Mike ErvinImagine the employment rate among cripples is still as God-awful low as always. It hasn’t improved much in the two decades since the ADA was signed. I’m very surprised by this. As I watched the ADA signing ceremony on the White House lawn that glorious day in 1990, I was sure that employers across the nation were now saying, “Whew! Thank God that bill was signed. Now we can finally start hiring cripples like we’ve always wanted! Nothing can stop us now!”

The last hard data on cripple employment I have is from 2010, when the Kessler Foundation joined with the National Organization on Disability and Harris Interactive to survey 411 human resources managers and senior executives about their cripple hiring practices. The survey concluded that only two of 10 working age crips are employed.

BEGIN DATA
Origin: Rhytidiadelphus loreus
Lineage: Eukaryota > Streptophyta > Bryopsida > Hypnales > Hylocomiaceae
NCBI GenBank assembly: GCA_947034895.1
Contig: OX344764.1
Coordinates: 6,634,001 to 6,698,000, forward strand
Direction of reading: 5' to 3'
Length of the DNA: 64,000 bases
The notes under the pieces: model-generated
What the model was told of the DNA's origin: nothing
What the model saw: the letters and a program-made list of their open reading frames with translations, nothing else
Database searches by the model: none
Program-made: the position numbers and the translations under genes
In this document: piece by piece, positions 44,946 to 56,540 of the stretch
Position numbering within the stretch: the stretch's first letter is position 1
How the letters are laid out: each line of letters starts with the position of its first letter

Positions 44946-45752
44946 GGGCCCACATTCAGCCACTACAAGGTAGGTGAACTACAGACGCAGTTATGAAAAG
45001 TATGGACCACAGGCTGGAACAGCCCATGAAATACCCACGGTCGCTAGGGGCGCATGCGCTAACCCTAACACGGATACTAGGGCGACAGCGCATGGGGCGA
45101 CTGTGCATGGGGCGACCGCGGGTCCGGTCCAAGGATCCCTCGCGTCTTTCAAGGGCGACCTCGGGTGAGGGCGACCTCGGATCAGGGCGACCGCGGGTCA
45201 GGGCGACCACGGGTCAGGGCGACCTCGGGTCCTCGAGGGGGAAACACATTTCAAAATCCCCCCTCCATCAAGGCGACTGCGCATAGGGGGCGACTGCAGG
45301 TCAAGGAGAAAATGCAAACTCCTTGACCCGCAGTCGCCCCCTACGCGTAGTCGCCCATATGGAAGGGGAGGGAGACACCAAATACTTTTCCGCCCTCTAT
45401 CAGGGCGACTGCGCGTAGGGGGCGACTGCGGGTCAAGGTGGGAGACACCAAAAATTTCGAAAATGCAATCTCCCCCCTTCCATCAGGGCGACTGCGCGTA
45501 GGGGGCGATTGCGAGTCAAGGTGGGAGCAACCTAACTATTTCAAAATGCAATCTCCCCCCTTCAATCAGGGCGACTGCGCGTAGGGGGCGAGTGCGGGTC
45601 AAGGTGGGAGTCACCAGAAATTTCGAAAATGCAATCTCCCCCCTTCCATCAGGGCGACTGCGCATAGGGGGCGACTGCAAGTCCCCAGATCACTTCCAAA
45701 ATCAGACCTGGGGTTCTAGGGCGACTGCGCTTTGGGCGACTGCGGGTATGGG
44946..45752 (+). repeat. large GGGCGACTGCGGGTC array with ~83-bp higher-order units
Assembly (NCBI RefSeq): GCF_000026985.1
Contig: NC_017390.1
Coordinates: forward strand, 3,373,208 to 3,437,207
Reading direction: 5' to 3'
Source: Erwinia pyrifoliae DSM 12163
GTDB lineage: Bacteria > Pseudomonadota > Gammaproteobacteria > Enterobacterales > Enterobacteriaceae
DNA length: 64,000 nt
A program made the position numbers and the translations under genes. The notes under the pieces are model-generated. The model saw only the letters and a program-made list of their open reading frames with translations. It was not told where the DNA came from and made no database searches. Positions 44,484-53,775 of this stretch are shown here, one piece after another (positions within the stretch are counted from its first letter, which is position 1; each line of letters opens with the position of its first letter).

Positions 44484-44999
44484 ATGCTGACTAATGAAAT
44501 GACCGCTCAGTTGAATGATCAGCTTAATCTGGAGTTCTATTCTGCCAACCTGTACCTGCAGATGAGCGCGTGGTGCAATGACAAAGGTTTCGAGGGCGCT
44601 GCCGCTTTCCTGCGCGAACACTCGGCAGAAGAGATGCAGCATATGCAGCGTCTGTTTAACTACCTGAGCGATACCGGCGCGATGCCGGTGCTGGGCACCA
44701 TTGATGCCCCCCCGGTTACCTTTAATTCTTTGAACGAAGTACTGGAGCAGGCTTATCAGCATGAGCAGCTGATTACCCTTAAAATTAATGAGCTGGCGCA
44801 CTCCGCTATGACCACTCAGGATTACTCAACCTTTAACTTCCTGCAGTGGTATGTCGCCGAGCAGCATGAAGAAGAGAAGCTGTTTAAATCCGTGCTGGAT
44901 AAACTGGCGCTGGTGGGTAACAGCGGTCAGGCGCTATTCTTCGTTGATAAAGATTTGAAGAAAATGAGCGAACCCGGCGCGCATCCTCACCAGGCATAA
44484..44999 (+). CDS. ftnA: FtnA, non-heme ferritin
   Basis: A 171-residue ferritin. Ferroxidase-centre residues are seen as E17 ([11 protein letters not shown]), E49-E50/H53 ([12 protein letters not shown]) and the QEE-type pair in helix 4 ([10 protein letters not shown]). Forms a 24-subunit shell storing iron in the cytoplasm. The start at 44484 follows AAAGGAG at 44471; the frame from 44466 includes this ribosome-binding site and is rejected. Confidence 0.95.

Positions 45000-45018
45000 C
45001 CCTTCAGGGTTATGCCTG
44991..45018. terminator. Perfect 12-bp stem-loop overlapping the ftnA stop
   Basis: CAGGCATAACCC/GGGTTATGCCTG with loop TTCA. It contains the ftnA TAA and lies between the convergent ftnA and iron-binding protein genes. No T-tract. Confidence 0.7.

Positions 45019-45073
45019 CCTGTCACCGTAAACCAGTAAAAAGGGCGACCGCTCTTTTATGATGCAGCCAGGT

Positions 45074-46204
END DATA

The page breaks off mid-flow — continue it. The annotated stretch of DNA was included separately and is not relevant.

I don’t know if there’s been a more recent survey, but I don’t think it matters anyway. That same group has teamed up on such employment surveys before and their 2010 findings were pretty much the same as their 1995 findings.

Not even a couple of wars could make the job prospects better for us. A brand new war can be a bright source of hope for people who can’t usually find jobs. With all those hirable young men off fighting somewhere, the labor pool can get tight, and employers can get pretty damn desperate. So employers break down and recruit those they usually have the lux